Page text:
Norman Rockwell Museum Presents The Flintstones: Anatomy of a Pop Culture Classic
Stockbridge, MA, April 4, 2017—In conjunction with its current exhibition Hanna-Barbera: The Architects of Saturday Morning, Norman Rockwell Museum will present “The Flintstones: Anatomy of a Pop Culture Classic” on Saturday, April 22, starting at 5:30 p.m. Artist/historian Arlen Schumer will look back at the idiosyncratic history of The Flintstones, television’s first prime-time animated program, and one of Hanna-Barbera’s most popular shows. Schumer’s multimedia presentation will include early concept sketches, rare visual clips, and an analysis of the modern stone-age family’s storied place in American television history. A reception will follow the program, which is free for Museum members or included with regular Museum admission.
Arlen Schumer creates award-winning comic book-styled illustrations for the advertising and editorial markets, is a member of The Society of Illustrators, and is one of the foremost historians of comic book art. His coffee table art book The Silver Age of Comic Book Art won the Independent Publishers Award for Best Popular Culture Book, and ABC-TV’s 2020 called him “one of the countryʼs preeminent authorities on comics and culture.” His other books are Visions From The Twilight Zone and The Neal Adams Sketchbook, and he lectures at universities and cultural institutions across the country. Learn more at www.arlenschumer.com
Hanna-Barbera: The Architects of Saturday Morning
On view through May 29, 2017
Before the rise of basic cable, Saturday mornings for many children in America were spent watching cartoons on one of three available television channels. From 1958 through the 1980s, a majority of those cartoons bore the imprint of Hanna-Barbera. Creating scores of popular series such as The Yogi Bear Show, The Flintstones, The Jetsons, Jonny Quest, and Scooby-Doo, Hanna-Barbera was an animation powerhouse and its bountiful creativity is beloved to this day.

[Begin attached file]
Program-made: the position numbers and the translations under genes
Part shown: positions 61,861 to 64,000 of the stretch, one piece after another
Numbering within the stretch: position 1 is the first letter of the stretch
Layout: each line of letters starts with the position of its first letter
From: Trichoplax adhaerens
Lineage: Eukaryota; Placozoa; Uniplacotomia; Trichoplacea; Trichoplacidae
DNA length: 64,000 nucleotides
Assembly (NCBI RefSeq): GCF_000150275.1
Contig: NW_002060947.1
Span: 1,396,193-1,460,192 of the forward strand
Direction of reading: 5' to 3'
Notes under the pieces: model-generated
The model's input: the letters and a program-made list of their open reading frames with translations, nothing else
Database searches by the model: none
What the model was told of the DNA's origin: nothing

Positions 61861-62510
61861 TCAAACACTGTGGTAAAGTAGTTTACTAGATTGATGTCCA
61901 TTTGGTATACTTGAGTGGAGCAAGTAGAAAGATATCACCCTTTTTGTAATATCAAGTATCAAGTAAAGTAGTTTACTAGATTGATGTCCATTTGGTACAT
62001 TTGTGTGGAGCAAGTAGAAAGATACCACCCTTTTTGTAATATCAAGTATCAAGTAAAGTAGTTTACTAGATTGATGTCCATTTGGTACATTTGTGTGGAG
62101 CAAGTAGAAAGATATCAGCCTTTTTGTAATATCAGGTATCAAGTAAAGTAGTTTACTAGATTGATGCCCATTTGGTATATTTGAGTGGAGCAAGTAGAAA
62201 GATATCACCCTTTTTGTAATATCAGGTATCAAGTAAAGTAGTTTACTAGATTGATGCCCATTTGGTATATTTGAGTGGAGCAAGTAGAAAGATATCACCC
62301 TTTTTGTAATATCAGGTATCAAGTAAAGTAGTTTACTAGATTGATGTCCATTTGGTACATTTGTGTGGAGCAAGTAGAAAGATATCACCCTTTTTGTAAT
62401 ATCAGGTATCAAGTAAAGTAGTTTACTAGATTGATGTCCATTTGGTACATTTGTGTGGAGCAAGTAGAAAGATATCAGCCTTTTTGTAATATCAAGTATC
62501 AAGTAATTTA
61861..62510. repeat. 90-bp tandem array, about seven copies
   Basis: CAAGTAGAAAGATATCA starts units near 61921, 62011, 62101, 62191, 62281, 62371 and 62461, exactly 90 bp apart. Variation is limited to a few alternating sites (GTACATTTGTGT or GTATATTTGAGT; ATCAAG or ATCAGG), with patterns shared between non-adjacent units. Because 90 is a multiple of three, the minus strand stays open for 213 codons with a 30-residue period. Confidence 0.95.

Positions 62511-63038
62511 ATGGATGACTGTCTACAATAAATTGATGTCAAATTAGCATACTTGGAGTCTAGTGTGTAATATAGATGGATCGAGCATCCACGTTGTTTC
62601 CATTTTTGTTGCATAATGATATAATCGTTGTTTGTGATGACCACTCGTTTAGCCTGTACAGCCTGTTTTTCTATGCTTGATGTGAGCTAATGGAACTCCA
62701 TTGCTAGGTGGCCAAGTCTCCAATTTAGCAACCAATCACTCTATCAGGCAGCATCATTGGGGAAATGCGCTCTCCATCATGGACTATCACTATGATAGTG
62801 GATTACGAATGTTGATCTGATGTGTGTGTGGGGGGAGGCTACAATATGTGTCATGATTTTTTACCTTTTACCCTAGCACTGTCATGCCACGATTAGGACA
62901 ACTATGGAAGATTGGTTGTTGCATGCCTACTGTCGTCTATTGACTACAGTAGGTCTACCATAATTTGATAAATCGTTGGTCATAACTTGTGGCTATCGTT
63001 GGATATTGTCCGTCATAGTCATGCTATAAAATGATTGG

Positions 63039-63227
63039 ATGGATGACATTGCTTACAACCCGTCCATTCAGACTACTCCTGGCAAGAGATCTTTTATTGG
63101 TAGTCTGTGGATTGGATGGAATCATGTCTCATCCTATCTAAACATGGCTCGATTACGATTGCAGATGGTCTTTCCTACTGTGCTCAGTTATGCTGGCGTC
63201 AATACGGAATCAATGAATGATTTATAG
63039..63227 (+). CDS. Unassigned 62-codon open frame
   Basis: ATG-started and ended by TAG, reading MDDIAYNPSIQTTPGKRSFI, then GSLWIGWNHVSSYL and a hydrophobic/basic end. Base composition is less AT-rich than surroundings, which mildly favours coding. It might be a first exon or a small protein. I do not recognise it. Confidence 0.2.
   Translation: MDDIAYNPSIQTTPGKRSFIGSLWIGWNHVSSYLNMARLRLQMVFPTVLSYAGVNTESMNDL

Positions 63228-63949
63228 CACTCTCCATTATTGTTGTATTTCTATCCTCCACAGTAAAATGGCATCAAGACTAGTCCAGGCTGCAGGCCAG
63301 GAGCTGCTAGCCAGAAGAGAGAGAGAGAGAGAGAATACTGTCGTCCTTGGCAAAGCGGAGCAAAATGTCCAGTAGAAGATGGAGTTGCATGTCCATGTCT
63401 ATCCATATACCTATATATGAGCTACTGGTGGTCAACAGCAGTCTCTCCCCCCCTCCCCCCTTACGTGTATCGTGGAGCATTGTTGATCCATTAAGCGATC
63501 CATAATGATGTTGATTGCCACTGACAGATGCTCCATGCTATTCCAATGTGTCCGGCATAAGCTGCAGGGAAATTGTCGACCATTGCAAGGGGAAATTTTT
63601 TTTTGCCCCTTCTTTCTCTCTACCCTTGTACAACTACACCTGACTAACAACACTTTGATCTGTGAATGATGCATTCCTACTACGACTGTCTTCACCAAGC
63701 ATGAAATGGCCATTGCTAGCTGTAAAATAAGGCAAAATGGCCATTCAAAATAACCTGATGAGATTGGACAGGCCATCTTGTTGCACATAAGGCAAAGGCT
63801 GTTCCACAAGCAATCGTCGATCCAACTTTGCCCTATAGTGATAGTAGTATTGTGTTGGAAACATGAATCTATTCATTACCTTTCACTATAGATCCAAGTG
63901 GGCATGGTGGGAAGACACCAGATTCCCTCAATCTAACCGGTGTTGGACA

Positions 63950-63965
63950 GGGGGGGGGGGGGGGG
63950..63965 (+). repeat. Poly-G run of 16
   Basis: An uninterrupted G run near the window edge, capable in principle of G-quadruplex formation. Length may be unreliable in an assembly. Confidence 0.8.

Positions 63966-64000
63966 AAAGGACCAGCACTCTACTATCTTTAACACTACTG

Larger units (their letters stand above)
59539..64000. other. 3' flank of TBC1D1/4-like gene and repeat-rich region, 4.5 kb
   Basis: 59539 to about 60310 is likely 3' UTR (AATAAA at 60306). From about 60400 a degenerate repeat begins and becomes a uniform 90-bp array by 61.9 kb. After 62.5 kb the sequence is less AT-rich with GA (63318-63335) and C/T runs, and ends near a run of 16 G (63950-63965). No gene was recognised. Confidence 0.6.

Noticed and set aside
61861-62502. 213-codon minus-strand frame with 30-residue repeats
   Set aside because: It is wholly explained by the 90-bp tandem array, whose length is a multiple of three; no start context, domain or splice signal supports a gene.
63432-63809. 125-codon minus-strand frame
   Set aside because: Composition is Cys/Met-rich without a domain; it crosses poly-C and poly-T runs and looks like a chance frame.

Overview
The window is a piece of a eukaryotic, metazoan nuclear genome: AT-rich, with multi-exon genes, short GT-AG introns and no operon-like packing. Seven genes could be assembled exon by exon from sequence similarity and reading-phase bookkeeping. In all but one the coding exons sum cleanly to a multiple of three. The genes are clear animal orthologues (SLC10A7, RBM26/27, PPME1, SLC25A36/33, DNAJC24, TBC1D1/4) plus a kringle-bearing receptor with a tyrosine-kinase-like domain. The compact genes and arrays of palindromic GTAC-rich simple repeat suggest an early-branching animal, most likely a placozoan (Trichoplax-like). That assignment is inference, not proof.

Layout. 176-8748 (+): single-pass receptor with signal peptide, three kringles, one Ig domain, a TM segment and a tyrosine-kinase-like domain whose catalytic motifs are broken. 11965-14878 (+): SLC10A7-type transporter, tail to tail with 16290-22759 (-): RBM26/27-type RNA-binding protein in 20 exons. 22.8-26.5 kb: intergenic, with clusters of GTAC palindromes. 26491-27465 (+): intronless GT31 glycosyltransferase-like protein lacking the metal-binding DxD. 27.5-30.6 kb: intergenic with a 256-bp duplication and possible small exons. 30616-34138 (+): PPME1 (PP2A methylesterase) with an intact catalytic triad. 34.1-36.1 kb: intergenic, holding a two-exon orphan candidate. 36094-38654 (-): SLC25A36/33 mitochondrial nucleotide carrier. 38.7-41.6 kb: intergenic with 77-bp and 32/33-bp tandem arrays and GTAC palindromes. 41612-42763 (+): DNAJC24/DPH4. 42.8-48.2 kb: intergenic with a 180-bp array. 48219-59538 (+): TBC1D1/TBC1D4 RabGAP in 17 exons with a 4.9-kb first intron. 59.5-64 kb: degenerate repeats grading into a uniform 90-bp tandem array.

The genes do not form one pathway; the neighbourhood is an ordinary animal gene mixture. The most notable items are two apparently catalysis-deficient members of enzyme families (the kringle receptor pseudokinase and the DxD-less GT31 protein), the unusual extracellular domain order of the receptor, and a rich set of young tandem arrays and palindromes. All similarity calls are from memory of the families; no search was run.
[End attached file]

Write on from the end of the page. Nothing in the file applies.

Hanna Barbera: The Architects of Saturday Morning focuses primarily on the golden years of the studio—from the premiere of their first cartoon, The Ruff and Reddy Show, in 1957 and The Huckleberry Hound Show in 1958 to the debut of Scooby-Doo, Where Are You! in 1969. Hanna and Barbera’s early work on Tom and Jerry will be explored, in addition to the scores of TV and film animation and live-action projects created by the studio between 1970 and 2001. Included within the exhibition will be original animation art, sketches, model sheets, photographs, and archival materials that detail the process of bringing the studio’s creations to life. Also included in the exhibition, Hanna-Barbera-related toys and other commercial products, and an interactive installation that will draw from the vast library of sound effects created by the studio. The exhibition was developed in partnership with Warner Bros. Consumer Products and has been sponsored, in part, by Keator Group, LLC.